KRAS Mutations in Advanced Nonsquamous Non–Small-Cell Lung Cancer Patients Treated with First-Line Platinum-Based Chemotherapy Have No Predictive Value

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Kirsten rat sarcoma viral oncogene homolog (KRAS) mutation is thought to be related with dismal outcome for non–small-cell lung cancer (NSCLC) patients. The role of KRAS mutation as a predictor of response to chemotherapy for patients with metastatic NSCLC is poorly understood.


From a retrospective database of two university hospitals, all patients with advanced, nonsquamous NSCLC treated with first-line platinum-containing chemotherapy were selected. Mutation analysis for KRAS was performed and the relation with response to chemotherapy was assessed. Secondary endpoints were its relation with response to progression-free survival (PFS) and overall survival (OS).


A total of 161 patients, 94 men and 67 women, were included in this study. Median age was 60 years. The majority of patients (79%) had stage IV disease, of which 60 patients (37%) had a KRAS mutation. Patients with a KRAS mutation had a similar response to treatment as patients with KRAS wild-type (wt) (p = 0.77). Median PFS in KRAS-mutated patients was 4.0 months versus 4.5 months in KRAS wt patients (hazard ratio = 1.3; [95% confidence interval, 0.9–1.8]; p = 0.16). Median OS in patients with KRAS mutation was 7.0 months versus 9.3 months in patients with KRAS wt (hazard ratio = 1.2; [95% confidence interval, 0.9–1.7]; p = 0.25). Type of KRAS mutation had no influence on response or outcome.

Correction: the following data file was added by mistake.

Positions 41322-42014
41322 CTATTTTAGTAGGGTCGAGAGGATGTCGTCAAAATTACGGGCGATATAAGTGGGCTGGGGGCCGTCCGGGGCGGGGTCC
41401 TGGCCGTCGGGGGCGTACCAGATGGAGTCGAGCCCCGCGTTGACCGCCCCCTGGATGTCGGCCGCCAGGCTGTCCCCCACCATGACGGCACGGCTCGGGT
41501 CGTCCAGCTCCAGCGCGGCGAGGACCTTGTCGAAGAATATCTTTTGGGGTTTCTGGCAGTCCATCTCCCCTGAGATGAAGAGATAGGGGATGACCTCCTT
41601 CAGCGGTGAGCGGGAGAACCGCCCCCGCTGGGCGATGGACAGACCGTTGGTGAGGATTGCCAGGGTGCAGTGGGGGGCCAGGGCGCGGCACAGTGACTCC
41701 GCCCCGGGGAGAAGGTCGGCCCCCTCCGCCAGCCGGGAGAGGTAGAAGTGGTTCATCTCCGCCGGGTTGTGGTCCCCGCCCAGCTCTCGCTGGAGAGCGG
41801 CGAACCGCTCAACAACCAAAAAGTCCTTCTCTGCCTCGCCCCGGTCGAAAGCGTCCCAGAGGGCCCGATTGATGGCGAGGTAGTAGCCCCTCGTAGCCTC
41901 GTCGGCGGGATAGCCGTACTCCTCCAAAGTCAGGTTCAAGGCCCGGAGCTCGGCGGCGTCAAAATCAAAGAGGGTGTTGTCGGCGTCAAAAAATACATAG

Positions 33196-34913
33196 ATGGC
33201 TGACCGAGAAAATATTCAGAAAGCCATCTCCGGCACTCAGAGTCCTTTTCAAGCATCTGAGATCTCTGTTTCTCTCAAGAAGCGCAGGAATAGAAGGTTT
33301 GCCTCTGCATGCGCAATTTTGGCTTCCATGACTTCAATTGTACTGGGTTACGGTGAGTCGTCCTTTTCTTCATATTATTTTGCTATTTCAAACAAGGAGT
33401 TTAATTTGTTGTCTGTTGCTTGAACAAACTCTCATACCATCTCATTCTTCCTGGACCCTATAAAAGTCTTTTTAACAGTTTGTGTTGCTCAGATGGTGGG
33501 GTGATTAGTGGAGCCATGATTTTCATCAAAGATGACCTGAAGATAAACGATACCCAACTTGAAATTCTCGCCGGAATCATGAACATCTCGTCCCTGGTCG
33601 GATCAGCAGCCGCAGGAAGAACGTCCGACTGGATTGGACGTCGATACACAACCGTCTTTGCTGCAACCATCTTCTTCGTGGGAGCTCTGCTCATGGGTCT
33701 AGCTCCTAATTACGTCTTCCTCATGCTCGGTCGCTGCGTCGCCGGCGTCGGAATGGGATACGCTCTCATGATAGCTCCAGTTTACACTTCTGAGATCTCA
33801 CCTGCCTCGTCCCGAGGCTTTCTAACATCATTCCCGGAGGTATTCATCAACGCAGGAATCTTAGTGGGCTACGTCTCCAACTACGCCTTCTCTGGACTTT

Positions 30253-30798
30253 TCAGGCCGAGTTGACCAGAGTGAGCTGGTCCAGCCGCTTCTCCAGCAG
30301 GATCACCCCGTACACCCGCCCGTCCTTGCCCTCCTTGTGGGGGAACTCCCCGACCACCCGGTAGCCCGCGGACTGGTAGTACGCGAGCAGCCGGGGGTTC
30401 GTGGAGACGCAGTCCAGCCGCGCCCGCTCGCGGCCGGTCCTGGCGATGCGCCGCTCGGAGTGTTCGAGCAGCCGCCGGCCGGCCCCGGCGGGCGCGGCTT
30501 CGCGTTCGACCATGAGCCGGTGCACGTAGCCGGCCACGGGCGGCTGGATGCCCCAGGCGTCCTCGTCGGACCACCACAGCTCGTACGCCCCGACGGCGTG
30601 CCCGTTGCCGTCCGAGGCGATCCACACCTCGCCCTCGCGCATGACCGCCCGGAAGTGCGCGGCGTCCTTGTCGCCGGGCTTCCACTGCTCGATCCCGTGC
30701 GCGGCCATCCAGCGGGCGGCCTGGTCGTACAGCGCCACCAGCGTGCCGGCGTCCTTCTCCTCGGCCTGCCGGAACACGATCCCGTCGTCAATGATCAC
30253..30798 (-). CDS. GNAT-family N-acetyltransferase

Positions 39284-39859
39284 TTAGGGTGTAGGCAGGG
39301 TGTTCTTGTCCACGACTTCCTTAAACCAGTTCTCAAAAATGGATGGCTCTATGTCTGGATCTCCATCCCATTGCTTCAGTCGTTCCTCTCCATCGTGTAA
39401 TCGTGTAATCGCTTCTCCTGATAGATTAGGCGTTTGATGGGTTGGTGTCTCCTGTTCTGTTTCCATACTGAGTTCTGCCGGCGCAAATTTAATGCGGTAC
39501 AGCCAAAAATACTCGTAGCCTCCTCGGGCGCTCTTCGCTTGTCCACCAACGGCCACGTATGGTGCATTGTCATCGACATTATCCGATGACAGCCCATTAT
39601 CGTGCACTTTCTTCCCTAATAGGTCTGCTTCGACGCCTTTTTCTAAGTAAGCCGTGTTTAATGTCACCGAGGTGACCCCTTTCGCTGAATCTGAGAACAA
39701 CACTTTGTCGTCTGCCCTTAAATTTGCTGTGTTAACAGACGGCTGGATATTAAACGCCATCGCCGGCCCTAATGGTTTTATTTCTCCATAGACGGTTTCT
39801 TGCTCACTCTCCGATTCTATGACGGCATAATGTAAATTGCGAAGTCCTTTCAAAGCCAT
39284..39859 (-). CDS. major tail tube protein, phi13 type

On the basis of our multicenter data presented here, we conclude that KRAS mutation is not predictive for worse response to chemotherapy, PFS, and OS in advanced NSCLC patients treated with platinum-based chemotherapy in first-line setting.

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